“A Body Serving as a Conscience for ISKCON Will be Highly Effective for Upholding the Purity and the Integrity of our Institution”
Besides the benefits mentione6d previously, a body serving as a conscience for ISKCON will be highly effective for upholding the purity and the integrity of our institution. We cannot deny that in proximity to the material energy, it is hard to keep ourselves pure. We are vulnerable. Moreover, Prabhupada’s mercy is such that he has given us so much bounty, we have a high degree of facility for service, hence opportunity for gross and subtle sense gratification in the name of devotional service. The two—facility for service and opportunity for sense pleasure—can be an intoxicating mixture. There is immense risk.
When we take into account the view of experienced psychoanalysts about the human capacity for rationalization, which means that the persons rationalizing are not even aware of their true motive, and our principle of Yukta-vairagya , the situation is tailor made for us to be victims by rationalizing sense gratification. The subtle variety of sense gratification is especially dangerous—puja, pratistha, etc. We can go very far along that road in the name of Yukta-vairagya. We can become adept at dovetailing sense gratification in the name of Krishna consciousness and be stuck in that role for years, nay, lifetimes.
This is one of the anarthas (unwanted-things), Srila Visvanatha Cakravarti Thakura described in Madhurya Kadambini, Anarthas Caused by Bhakti Itself:
“The preacher of Krishna consciousness has to deal with increased fame, fortune, and following. While we may be sincere enough to refrain from gross falldowns, it may well be that we have subtle falldowns. So subtle, that no one around us may perceive it, especially if we surround ourselves with people not able to make a critical evaluation of the subtle signs. Rationalization means that our anarthas are so subtle that the victim cannot perceive it.”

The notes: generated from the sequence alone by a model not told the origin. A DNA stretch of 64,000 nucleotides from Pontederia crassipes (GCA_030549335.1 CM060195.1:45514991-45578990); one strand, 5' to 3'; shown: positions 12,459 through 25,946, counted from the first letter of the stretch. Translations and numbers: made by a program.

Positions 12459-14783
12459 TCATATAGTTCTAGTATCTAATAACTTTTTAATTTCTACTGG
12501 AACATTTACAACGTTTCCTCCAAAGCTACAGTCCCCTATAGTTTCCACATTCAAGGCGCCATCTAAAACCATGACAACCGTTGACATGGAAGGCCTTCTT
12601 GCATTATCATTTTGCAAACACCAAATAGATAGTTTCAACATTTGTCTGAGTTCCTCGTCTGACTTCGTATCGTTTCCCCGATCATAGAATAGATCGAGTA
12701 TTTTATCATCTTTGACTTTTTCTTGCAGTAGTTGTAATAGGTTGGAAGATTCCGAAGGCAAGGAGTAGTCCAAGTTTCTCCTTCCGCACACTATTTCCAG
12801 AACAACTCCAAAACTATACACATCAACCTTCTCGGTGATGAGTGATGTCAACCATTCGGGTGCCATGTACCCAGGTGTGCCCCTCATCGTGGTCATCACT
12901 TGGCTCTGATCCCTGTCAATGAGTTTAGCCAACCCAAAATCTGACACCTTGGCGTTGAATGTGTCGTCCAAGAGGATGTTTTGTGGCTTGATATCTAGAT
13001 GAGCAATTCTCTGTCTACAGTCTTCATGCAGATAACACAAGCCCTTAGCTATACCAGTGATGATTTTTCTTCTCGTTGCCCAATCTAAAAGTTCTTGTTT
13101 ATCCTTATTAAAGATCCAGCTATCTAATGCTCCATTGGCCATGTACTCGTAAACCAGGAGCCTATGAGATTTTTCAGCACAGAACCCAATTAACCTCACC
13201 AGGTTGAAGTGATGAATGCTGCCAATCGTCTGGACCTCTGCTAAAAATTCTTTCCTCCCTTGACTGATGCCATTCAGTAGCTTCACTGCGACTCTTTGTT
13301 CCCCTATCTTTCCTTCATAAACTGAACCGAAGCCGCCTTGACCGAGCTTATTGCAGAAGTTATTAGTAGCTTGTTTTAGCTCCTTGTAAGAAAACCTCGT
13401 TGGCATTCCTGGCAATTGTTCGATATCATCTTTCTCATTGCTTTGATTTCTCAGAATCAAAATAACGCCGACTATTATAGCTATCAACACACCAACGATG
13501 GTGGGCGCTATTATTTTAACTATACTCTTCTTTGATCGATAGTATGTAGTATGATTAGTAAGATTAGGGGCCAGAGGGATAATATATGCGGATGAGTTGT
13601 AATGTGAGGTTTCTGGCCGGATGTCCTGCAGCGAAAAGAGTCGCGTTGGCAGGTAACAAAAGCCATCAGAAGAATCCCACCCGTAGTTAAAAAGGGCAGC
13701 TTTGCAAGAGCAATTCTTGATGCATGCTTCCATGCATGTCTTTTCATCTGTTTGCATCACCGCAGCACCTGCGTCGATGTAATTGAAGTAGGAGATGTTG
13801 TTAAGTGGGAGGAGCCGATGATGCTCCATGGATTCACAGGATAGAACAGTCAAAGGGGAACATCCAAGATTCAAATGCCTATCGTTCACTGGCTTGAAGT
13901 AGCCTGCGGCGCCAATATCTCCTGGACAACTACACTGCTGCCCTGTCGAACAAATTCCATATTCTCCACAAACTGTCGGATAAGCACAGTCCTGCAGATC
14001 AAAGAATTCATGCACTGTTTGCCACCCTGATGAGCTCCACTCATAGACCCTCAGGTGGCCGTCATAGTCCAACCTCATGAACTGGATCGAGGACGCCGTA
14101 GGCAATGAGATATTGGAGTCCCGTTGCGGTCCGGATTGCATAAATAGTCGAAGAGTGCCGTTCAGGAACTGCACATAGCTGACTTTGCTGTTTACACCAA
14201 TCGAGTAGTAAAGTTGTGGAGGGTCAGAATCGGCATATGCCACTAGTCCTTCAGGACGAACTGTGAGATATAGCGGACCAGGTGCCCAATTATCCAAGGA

I saw an example of this—surrounding oneself with people who cannot give us solid critical feedback—in the Kartika season of 1994. At that time, concern about the devotees visiting Narayana Maharaja (a self-proclaimed ‘rasika-guru”), had reached a peak.
The tension was getting unbearable, so a meeting was called to get the spokespersons for that group to clarify their position and perhaps establish some common ground of understanding. This was by no means a bad idea. This sort of procedure should be practiced more. In this instance, however, the implementation was a complete and utter failure, because the spokesperson for the group in question demanded the right to decide who could attend the meeting. They obviously wanted to control the proceedings and stack the meeting with people who would not give them any effective critical feedback. As transparent as this ploy was, it worked.
Moreover, they did not stop there—the meeting was taped, and they stipulated that they would transcribe the tapes, edit them, and then turn over the transcripts. They exploited their seniority by using the respect we afford them, to manipulate the hearts and minds of their own godbrothers, in order to have their way in the society. This shows a lack of integrity. Dealings and examples like this cannot strengthen ISKCON. Either it disgusts some, or it becomes the example for others to follow. Both outcomes are undesirable.
Do not be surprised that in the odd dynamics of ISKCON, And the way ISKCON applies the principles of Vaisnava etiquette, I will be faulted for mentioning this event. Why? Because all discussion of truth, humility, detachment from honor and dishonor and so on aside, we value saving face more than coming clean. ISKCON, From the top ranks down, Functions in such a way as to permit this to go on—something I find profoundly baffling. We are supposed to be men of exemplary character, role models for the rest of the world and our society. Can we exhibit basic integrity, which nondevotees—whom we criticize daily—can often muster? And we have no misgivings about complicating the issue with “Vaisnava aparadha”, and a whole range of philosophical concepts that, rather than serving to clarify things for everyone, and discouraging similar transgressions, only serve to blur the issues. And then we call this murky business Krishna consciousness.